Many painters and composers were inspired by Tasso's tale. The works that resulted often added or subtracted an element; Tasso himself continued to edit the story for years. In some versions, Armida is converted to Christianity, in others, she rages and destroys her own enchanted garden.

She occupies a place in the literature of abandoned women such as the tragic Dido, who committed suicide, and the evil Circe, whom Odysseus abandoned to return home, but she is considered by many to be more human and thus more compelling and sympathetic than either of them.

Vivaldi Armida
Armida by Jacques Blanchard, Museum of Fine Arts of Rennes.

In opera[edit]

The story of Armida and Rinaldo has been the basis for a number of operas:

  • Armida abbandonata (1627) by Claudio Monteverdi (lost)
  • Armide (1686) by Jean-Baptiste Lully
  • Rinaldo and Armida (1698) by John Dennis
  • Rinaldo (1711) by George Frideric Handel
  • Armida al campo d'Egitto (1718) by Antonio Vivaldi
  • Armida (1761) by Tommaso Traetta
  • Armida abbandonata (1770) by Niccolò Jommelli
  • Armida (1771) by Antonio Salieri
  • Armida (1772) by Antonio Sacchini
  • Armide (1777) by Christoph Willibald von Gluck
  • Armida (1780) by Josef Mysliveček
  • Renaud (1783), also by Sacchini
  • Armida (1784) by Joseph Haydn
  • Armida e Rinaldo (1786) by Giuseppe Sarti
  • Armida (1802) by Francesco Bianchi
  • Armida (1817) by Gioachino Rossini
  • Armida (1904) by Antonín Dvořák
  • Armida (2005) by Judith Weir
Vivaldi Armida

On 1 May 2010, Rossini's Armida was performed and broadcast live to theaters around the world in the series MetLive in HD.[1]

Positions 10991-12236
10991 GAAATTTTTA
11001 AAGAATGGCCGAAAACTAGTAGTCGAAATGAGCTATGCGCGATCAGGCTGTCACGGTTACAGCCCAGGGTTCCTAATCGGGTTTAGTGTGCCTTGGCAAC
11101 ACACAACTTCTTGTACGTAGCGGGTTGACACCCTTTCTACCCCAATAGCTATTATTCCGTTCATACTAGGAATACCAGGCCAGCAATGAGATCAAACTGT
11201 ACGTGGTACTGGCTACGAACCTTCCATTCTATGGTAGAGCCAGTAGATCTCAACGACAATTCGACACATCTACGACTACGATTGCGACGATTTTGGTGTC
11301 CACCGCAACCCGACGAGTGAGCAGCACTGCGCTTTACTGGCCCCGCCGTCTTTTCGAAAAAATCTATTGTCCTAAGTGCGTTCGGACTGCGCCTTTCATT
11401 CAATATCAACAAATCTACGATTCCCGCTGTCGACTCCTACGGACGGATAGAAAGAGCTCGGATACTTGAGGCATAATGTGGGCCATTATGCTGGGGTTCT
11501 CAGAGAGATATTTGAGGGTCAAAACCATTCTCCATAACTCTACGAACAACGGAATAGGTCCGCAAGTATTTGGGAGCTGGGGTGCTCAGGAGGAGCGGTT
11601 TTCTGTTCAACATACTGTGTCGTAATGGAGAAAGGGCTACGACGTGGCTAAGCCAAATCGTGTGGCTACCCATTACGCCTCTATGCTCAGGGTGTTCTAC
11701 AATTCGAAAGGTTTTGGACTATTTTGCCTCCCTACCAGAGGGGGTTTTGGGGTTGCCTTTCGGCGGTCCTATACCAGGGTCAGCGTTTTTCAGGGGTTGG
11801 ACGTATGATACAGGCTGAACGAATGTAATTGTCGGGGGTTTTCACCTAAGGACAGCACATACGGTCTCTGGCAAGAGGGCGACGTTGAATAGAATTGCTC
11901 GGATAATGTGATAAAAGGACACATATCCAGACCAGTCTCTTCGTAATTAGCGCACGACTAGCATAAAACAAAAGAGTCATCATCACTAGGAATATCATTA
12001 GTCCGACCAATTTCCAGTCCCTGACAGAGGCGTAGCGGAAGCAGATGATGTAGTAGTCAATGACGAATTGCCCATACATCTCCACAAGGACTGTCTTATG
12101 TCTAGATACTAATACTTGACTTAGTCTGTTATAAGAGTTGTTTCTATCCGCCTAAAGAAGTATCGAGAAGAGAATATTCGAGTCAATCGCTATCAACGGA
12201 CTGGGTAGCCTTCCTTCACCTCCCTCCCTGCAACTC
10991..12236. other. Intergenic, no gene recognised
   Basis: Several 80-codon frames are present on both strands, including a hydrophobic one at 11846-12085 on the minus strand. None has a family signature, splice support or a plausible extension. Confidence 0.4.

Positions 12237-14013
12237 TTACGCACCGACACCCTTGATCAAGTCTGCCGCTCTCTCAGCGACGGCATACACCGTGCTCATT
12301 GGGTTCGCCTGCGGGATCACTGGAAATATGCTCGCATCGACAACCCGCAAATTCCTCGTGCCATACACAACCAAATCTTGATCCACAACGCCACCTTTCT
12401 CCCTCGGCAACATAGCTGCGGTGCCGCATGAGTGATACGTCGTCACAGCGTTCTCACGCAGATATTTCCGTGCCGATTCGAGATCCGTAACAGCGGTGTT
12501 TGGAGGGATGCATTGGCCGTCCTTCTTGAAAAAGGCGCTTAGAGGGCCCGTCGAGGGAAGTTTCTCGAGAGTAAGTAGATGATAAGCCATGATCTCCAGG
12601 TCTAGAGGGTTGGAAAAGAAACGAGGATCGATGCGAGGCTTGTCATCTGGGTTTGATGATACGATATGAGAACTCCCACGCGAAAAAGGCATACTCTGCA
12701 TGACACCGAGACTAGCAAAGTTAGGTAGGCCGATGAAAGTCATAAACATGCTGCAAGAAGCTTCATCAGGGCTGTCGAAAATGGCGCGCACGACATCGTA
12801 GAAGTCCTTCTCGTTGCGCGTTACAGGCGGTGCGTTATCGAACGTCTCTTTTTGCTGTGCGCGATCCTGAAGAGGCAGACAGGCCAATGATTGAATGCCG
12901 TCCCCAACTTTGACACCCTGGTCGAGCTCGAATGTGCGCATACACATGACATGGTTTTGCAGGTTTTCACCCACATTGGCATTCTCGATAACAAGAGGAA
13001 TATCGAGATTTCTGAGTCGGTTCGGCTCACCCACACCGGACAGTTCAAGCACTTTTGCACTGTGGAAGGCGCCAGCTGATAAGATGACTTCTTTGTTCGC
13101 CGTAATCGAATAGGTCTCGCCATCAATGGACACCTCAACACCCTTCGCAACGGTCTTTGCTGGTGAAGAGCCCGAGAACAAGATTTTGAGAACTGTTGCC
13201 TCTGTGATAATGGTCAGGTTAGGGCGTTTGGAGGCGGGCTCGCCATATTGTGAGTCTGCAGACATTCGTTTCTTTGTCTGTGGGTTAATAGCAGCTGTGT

Armida

Johannes Brahms composed a cantata entitled Rinaldo based on the story.

Rinaldo and Armida, Willem van Mieris (1709).

Armida as a ballet[edit]

  • Armida. Choreography by Jules Perrot. Music by Cesare Pugni. First performed by the Imperial Ballet at the Imperial Bolshoi Kamenny Theatre, St. Petersburg on 20 November [O.S. 8 November] 1855.
  • Le Pavillon d'Armide. Choreography by Mikhail Fokine. Music by Nikolai Tcherepnin. First performed by the Imperial Ballet at the Imperial Mariinsky Theatre, St. Petersburg on 25 November [O.S. 12 November] 1907. Second premiere given by the Ballets Russes at the Théâtre du Châtelet, Paris on 19 May 1909.
  • Rinaldo and Armida. Choreography by Frederick Ashton. Music by Malcolm Arnold. First performed by the Sadler's Wells Ballet at the Royal Opera House, Covent Garden, London on 6 January 1955.

Gallery[edit]

  • Rinaldo and Armida, by Tiepolo 1755. Philza.

  • Rinaldo and Armida, by Gerard Hoet

  • Charles Errard: Renaud abandonnant Armide, Renaud abandoning Armida

  • Nicolas Colombel - Rinaldo abandoning Armida

References[edit]

Wikimedia Commons has media related to Armida.

This article incorporates text from a publication now in the public domain: Wood, James, ed. (1907). The Nuttall Encyclopædia. London and New York: Frederick Warne.Missing or empty title= (help)

Vivaldi Armida